Brad999 wrote in post #17902351I sent my 24-105 in as it was searching for focus. That is a strange way to do business. You tell them what is wrong, and they magically give you a price on what it will cost to fix it. You send in a credit card number, and once approved, they allow you to ship them your lens.
I guess they fixed it. I just got a notice that it was $300 Cdn, which was what the computer quoted. There is no explanation of what was wrong. I assume if it was more than the quote, they would have asked for more??? I was hoping it was going to be less...lol
It would be nice to know what was wrong with it, if it was actually worth fixing before they fixed it, or if the lens is on its last legs and shouldn't have been fixed etc.
What Canon normally does is to perform a "standard service" on each lens that is sent in for repair. This service evaluates all of the lens' systems and returns each system back to being within specifications.
I learned this the first time I had to send a lens in for service several years ago. It was the 100-400mm. When I called them they told me that no matter what is wrong with my lens, it will get the same basic service routine, that all systems will be evaluated, that everything within the lens would be restored to factory specifications, and that it would cost the same no matter what was wrong, so long as the problems/parts fell within the basic service parameters. I think it was $330 or something very close to that.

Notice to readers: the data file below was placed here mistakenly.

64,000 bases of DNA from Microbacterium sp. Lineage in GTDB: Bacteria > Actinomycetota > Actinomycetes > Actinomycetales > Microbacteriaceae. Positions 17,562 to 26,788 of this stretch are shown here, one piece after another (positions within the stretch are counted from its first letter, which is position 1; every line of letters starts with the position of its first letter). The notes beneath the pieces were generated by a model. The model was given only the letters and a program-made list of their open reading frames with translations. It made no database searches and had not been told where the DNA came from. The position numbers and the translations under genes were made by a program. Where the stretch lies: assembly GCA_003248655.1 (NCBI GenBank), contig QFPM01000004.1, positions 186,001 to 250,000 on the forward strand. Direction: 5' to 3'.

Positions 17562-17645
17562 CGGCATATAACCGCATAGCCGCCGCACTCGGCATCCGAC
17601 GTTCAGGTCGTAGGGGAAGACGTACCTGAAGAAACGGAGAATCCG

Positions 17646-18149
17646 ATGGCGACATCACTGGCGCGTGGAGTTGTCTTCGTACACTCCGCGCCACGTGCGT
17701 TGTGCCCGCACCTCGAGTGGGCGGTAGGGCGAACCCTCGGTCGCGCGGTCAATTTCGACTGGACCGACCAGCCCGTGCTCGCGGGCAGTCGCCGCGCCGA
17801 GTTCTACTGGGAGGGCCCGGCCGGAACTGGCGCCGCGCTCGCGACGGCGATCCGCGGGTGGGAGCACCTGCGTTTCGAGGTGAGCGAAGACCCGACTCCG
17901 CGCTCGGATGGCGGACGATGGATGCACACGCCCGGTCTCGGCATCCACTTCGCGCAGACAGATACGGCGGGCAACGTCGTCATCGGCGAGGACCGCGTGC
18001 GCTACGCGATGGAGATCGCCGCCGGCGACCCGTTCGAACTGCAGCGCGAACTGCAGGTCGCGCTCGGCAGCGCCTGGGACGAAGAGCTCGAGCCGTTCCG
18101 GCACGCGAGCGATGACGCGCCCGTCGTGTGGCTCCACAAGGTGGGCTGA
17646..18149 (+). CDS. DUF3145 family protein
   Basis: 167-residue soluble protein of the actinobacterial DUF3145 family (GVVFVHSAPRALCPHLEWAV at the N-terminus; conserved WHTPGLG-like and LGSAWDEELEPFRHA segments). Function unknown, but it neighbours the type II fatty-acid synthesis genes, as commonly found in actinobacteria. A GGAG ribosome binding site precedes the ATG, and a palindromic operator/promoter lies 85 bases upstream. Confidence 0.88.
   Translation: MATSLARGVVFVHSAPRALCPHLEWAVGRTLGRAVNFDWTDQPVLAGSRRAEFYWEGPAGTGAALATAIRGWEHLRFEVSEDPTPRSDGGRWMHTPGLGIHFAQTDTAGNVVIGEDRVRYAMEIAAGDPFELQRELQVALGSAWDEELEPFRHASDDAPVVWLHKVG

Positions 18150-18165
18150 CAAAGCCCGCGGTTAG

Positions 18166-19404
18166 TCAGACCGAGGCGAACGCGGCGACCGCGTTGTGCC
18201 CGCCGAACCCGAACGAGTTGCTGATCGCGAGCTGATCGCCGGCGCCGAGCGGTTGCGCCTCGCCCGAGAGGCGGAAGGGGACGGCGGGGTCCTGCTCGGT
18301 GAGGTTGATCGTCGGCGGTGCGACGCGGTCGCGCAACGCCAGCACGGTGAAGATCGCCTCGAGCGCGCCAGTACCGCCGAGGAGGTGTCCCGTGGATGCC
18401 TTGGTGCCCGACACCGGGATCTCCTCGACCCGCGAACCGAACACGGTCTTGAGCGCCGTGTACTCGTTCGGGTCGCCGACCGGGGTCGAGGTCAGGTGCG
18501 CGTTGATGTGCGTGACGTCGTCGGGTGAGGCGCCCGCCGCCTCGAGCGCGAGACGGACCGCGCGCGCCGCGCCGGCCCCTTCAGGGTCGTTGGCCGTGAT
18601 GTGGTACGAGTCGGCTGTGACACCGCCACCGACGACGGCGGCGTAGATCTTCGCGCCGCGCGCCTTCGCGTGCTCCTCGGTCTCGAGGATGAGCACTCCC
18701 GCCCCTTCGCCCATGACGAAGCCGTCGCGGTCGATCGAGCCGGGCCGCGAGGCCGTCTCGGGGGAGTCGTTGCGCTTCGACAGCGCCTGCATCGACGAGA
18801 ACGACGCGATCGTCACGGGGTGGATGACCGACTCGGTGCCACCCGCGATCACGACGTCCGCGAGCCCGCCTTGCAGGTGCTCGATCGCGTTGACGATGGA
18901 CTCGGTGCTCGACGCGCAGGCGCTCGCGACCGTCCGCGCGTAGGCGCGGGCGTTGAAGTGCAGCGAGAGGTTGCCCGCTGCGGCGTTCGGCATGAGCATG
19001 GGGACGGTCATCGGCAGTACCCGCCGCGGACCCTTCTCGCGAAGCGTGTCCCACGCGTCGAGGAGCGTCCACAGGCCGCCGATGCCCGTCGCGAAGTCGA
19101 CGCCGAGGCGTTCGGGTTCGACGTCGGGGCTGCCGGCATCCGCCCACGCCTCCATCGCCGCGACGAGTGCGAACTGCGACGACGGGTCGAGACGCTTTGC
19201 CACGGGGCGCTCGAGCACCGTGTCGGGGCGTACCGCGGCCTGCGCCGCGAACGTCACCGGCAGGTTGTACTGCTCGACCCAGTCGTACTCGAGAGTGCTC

I remember that at the time the basic repair service for the 70-200 f2.8 was the same price as my 100-400. The basic service for some of the much less expensive lenses was cheaper, around $250, if I remember correctly. The basic service for my much more expensive 400 f2.8 was about the same as the 100-400, around $330 or thereabouts. Their explanation for that was that even though the 400 f2.8 is a much more expensive lens, the time it takes to disassemble and evaluate it is about the same as the 100-400, and the parts that normally wear out are about the same price as those in the 100-400.
It all made sense to me, and strikes me as a pretty good way of doing business, especially from the manufacturers' point of view.
"Your" and "you're" are different words with completely different meanings - please use the correct one.
"They're", "their", and "there" are different words with completely different meanings - please use the correct one.
"Fare" and "fair" are different words with completely different meanings - please use the correct one. The proper expression is "moot point", NOT "mute point".